New York AG Eric Schneiderman’s recent settlement with an energy company over statements in its Securities and Exchange Commission (“SEC”) filings regarding the financial risks and potential regulatory responses to climate change has broad implications for the energy industry, utilities, and other publicly-traded businesses that have made representations regarding climate change risk and regulation.

The New York AG’s self-described “unprecedented agreement” with Peabody Energy Corporation resolved allegations that the company misrepresented to the public and investors the financial risks associated with potential climate change regulations, in contradiction of its own internal analyses, and in violation of the Martin Act.

The Martin Act, enacted in 1921 and amended in 1982, gives AG Schneiderman broad power to regulate, investigate, and enforce state securities laws, which includes the authority to take action against companies that make misrepresentations that affect investors. Unlike common law fraud, the Martin Act does not require the AG to show intent, reliance, or damages in order to prevail. Former New York AG (now Governor) Andrew Cuomo used the Martin Act during his tenure to require certain carbon-intensive companies to include an “analysis of material financial risks” from climate change in their SEC filings, although AG Schneiderman’s current assertion of the Martin Act goes substantially further than Cuomo’s.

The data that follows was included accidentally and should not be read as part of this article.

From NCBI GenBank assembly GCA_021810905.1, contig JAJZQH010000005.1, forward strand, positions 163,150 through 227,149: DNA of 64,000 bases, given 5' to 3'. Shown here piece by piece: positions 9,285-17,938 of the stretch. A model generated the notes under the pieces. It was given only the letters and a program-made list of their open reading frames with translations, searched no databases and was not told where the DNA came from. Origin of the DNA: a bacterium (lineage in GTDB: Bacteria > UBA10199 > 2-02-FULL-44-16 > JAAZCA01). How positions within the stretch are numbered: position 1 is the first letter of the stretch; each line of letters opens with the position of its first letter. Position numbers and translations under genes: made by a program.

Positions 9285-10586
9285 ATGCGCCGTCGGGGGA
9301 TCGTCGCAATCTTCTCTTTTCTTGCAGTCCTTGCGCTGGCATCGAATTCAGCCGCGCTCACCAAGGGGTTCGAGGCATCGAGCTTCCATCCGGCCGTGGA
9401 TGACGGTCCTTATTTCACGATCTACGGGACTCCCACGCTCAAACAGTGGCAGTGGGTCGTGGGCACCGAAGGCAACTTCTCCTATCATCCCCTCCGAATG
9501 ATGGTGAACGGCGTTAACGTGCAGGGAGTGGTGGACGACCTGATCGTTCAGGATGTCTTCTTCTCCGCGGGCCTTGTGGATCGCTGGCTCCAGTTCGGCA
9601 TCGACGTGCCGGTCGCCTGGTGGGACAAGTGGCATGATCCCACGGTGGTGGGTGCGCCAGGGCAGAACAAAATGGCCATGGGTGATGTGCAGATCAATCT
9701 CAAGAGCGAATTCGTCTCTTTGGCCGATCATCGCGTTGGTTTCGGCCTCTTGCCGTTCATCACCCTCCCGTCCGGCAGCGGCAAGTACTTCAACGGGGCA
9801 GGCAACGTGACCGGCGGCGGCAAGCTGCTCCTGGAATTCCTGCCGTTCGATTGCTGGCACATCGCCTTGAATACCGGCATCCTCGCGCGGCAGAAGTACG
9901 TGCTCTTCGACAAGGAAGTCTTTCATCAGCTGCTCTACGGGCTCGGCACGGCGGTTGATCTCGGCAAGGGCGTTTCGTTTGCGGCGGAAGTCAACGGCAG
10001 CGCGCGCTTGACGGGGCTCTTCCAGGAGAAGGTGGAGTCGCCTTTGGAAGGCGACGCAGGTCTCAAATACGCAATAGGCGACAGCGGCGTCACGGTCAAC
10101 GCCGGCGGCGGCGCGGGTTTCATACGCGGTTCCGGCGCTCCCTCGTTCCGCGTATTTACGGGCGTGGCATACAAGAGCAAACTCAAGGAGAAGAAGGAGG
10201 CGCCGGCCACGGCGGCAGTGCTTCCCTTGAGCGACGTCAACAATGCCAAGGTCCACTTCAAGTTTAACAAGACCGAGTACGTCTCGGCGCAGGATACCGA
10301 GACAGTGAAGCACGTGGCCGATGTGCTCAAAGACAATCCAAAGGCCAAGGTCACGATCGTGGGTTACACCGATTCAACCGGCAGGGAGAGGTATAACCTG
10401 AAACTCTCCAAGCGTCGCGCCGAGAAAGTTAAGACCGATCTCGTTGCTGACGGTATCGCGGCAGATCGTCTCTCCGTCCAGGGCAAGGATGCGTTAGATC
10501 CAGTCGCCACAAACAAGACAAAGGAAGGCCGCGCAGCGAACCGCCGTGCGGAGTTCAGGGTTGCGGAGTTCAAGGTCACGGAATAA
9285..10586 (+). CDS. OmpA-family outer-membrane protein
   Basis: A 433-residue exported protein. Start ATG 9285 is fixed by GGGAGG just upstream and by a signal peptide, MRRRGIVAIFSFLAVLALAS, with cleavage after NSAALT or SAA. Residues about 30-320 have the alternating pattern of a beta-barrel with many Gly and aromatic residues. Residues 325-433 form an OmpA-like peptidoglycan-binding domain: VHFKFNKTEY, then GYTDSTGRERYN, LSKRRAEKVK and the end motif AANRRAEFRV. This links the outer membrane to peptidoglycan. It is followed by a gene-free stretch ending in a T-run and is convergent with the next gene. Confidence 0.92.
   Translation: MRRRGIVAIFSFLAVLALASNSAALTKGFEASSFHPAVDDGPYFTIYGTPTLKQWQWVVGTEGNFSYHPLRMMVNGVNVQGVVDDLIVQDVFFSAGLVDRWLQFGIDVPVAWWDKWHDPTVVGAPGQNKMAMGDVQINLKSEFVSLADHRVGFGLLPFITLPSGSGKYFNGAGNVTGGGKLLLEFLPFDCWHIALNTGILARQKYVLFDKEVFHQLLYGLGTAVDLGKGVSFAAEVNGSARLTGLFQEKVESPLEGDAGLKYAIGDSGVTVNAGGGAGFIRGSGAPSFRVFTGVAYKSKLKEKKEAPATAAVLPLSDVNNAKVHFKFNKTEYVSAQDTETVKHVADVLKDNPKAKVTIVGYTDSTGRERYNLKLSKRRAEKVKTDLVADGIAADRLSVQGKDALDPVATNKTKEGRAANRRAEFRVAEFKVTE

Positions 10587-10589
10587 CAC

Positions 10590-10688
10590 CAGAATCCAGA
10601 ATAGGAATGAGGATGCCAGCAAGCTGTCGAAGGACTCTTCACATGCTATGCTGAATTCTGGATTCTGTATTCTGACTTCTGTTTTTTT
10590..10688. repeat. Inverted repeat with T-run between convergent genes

According to the Assurance of Discontinuance (“AOD”) with Peabody, the company is alleged to have made false statements in its SEC Form 10-K that it could not reasonably predict the impact on its business of future regulations and laws intending to address climate change, when internally the company and its consultants had projected such impacts.  Under the terms of the AOD, Peabody’s future SEC filings must include projections on the impact of potential laws and regulations involving climate change on the company.

This settlement is a harbinger for actions to come against the energy and utilities sectors, as well as any business that is part of the overall fossil fuel industry, such as automobile manufacturers, who may have made public statements regarding the risks and effects of climate change and regulation.  Another company is already reportedly under investigation by AG Schneiderman over similar allegations, and environmental groups recently have launched a campaign urging AGs across the country to take similar actions in their respective states. Under this new line of attack, businesses who funded climate change research and skeptics are possible targets.

The AG’s unprecedented action also serves as a new playbook for AG scrutiny of any publicly-traded company whose public representations and predictions regarding its business risks and regulatory status do not reflect the true nature of such risks (as defined by the AG).